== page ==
A trans-Atlantic war of words — and profits — over the future of the Internet heated up on Wednesday when the head of Germany’s largest publisher admitted that “we are afraid of Google” and suggested that European authorities were colluding with the American Internet giant to develop a “business model that in less honorable circles would be called extortion.”

Mathias Döpfner, the chief executive officer of Axel Springer, lashed out a week after the Google chairman, Eric E. Schmidt, mounted a spirited defense of Google’s practices and charged that “heavy-handed regulation” in some places “risks creating an innovation desert in Europe” that would ultimately threaten its well-being.

. . . .

While Mr. Döpfner was careful to stress his many years of contact with Mr. Schmidt, and indeed their recent deals not only to include Springer content in Google News but also to sell ad space — a deal Mr. Schmidt in his lettertermed “path breaking” — there was no mistaking the fear, anger and puzzlement in the German’s attack.

“We are afraid of Google,” Mr. Döpfner wrote. “I must say this so clearly and honestly since scarcely one of my colleagues dares to do this publicly. And as the biggest of the small fry, we must perhaps be the first to speak plainly in this debate.”

. . . .

Google controls so much data, becoming the global equivalent of what Deutsche Post once was to mail or Deutsche Telekom to making phone calls in Germany, which is why it is so important for the American giant to be transparent and fair, Mr. Döpfner wrote.

Attacking what Mr. Schmidt had characterized as Google’s willingness to forge a compromise with the European Commission over a four-year-old complaint about its practices, Mr. Döpfner starkly declared, “This is not a compromise.”

“This is the introduction,” he continued, “sanctioned by an E.U. authority, of that kind of business practice which in less honorable circles is called extortion.”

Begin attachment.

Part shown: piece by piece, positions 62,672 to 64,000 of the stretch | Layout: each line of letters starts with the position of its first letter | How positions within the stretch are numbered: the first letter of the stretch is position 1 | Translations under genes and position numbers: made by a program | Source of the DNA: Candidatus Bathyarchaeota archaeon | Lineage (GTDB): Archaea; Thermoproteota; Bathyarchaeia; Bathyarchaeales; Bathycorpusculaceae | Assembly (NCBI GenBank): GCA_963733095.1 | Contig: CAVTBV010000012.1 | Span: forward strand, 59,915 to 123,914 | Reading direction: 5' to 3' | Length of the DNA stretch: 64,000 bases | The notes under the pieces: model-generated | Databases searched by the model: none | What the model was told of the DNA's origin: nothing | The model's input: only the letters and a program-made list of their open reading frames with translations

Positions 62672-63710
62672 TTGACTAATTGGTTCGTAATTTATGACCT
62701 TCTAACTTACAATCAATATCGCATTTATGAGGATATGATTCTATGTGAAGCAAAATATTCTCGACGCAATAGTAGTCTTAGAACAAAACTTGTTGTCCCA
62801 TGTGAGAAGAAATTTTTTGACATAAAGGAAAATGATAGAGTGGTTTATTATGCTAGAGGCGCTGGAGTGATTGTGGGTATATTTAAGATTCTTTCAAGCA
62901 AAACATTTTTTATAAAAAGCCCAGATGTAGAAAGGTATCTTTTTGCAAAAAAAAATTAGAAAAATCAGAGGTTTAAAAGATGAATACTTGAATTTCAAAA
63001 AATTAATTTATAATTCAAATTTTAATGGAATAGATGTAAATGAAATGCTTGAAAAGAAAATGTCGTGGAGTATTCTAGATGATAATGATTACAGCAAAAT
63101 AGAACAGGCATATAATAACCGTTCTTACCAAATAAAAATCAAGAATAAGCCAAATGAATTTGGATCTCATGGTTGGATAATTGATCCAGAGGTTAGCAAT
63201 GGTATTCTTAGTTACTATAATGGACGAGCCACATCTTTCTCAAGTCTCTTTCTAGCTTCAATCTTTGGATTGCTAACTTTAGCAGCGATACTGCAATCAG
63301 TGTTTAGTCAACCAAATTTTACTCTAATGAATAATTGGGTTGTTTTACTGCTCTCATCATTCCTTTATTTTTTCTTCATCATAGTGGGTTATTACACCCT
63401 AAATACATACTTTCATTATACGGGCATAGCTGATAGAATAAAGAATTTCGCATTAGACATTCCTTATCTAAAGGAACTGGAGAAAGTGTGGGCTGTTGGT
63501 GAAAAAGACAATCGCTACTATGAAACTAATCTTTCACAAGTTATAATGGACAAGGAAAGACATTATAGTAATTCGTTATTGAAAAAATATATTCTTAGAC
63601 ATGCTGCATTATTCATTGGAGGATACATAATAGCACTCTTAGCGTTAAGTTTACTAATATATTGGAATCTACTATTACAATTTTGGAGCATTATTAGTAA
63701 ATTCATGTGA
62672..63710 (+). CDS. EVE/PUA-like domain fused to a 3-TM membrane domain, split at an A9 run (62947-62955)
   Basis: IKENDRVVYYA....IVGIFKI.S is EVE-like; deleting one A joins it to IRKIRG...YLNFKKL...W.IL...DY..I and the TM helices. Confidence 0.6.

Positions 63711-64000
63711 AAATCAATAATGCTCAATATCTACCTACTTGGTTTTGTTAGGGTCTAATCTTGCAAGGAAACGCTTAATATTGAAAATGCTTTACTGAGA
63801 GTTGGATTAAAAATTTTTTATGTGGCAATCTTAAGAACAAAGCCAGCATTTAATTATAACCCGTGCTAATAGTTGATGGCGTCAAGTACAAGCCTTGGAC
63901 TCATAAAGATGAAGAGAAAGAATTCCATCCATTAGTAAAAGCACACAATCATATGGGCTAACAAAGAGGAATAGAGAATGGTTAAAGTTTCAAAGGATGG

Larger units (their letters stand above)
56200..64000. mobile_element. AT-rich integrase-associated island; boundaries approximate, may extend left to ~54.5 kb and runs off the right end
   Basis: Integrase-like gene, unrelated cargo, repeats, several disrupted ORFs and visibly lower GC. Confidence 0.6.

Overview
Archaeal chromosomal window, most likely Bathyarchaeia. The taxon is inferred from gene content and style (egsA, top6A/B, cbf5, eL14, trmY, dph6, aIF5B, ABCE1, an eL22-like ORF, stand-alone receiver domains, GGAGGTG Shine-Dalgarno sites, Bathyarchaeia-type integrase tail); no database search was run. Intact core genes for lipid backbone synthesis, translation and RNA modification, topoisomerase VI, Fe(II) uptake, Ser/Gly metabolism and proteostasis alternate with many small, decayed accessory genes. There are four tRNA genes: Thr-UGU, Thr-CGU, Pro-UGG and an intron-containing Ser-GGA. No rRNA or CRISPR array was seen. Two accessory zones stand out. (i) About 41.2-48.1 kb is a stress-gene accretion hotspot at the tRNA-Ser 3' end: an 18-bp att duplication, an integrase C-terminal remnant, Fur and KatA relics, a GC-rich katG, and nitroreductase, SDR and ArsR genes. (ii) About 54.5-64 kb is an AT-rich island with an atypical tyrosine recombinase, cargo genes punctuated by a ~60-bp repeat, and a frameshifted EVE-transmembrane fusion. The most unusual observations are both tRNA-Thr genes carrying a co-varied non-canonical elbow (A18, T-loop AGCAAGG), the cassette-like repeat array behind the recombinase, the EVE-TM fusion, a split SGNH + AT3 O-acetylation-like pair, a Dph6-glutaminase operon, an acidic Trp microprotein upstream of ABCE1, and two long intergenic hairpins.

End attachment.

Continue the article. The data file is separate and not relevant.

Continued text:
. . . .

Turning to the relevant European Union official, Joaquín Almunia, the competition commissioner, Mr. Döpfner suggested that he should ask himself whether he wants virtually his last important decision before stepping down this autumn to be an act “that would go down in history as the nail in the coffin of Europe’s already somewhat sclerotic Internet economy.”

Instead, he suggested, Brussels should recognize a historic opportunity to exert political influence over the digital future and at the same time lend the European Union “what it in recent years has so painfully lacked, namely an emotional narrative.”

Link to the rest at The New York Times

For a tech person, “political influence” means the death of innovation.

Amazon’s tantrum over books cost me $212 at a real bookstore

8 September 2014

From The Guardian:

I paid $99 for an Amazon Prime membership, but the company’s standoff with Hachette over ebooks forced me to spend more at bookstores to get the selection I needed.

. . . .

Amazon.com owes me at least $212.82.

Amazon’s strategy to torture Hachette into reducing prices for its books has been to make the publisher suffer by imposing delivery delays on many of its most in-demand titles.

The long-running spat is starting to take a toll on customer loyalty. No one’s happy. Nine hundred-plus authors have signed an anti-Amazon petition and for customers, Amazon has reversed its promise of instant gratification.

. . . .

I reached my breaking point last month when my book group decided to read Scoop by Evelyn Waugh.

Hardly a new release (it was first published in 1937), it’s still a Hachette book and subject to that shipping delay from Amazon.

Too long for me to wait to get the book and still have time to read it before our meeting – so off I ventured to a Barnes & Noble.

For the first time in perhaps six months, I walked out of a bookstore with a bag. A bag containing not just the Waugh novel, but four other books.

. . . .

In about a month, because I couldn’t buy two paperback books from Amazon, I’ve ended up spending $400 with its rival. The first time I had to make a special trip to the bookstore might have been a fluke, but by the second time, I was irked.

. . . .

But I will be very curious to see, when Barnes & Noble releases its fiscal first quarter earnings early next week, just how many other frustrated book buyers nationwide may have ended up indulging in similar physical book-buying sprees as Amazon, the digital giant, proves uncooperative.

Link to the rest at The Guardian

A French Literary Call To Arms Against The Amazon Monopoly

7 September 2014

From Le Monde via WordCrunch:

We French love our rentrée littéraire. But with the launch of this year’s new literary season, dedicated in part to the memory of our American World War II allies, a new war is erupting. And the alliances seem to be changing. U.S.-based Trojan horse Amazon started the fight by targeting major French publisher Hachette in its battle to lower the price of e-books.